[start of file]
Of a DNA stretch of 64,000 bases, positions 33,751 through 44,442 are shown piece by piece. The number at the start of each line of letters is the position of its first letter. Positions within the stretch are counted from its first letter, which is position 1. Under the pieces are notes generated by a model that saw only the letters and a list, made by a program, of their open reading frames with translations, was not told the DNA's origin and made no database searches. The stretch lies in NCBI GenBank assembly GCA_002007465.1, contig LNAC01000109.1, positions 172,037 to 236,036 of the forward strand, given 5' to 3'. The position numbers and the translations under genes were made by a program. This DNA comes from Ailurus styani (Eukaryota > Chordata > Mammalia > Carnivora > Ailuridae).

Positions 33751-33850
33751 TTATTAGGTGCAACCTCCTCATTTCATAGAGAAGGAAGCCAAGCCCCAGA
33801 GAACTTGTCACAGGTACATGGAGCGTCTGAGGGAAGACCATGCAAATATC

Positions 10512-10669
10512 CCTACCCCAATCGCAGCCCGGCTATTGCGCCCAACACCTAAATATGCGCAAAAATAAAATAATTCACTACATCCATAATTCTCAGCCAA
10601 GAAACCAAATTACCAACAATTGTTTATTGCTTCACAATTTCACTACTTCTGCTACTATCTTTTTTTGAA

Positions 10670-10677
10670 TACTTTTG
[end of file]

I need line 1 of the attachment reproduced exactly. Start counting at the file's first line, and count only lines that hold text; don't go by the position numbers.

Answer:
Of a DNA stretch of 64,000 bases, positions 33,751 through 44,442 are shown piece by piece. The number at the start of each line of letters is the position of its first letter. Positions within the stretch are counted from its first letter, which is position 1. Under the pieces are notes generated by a model that saw only the letters and a list, made by a program, of their open reading frames with translations, was not told the DNA's origin and made no database searches. The stretch lies in NCBI GenBank assembly GCA_002007465.1, contig LNAC01000109.1, positions 172,037 to 236,036 of the forward strand, given 5' to 3'. The position numbers and the translations under genes were made by a program. This DNA comes from Ailurus styani (Eukaryota > Chordata > Mammalia > Carnivora > Ailuridae).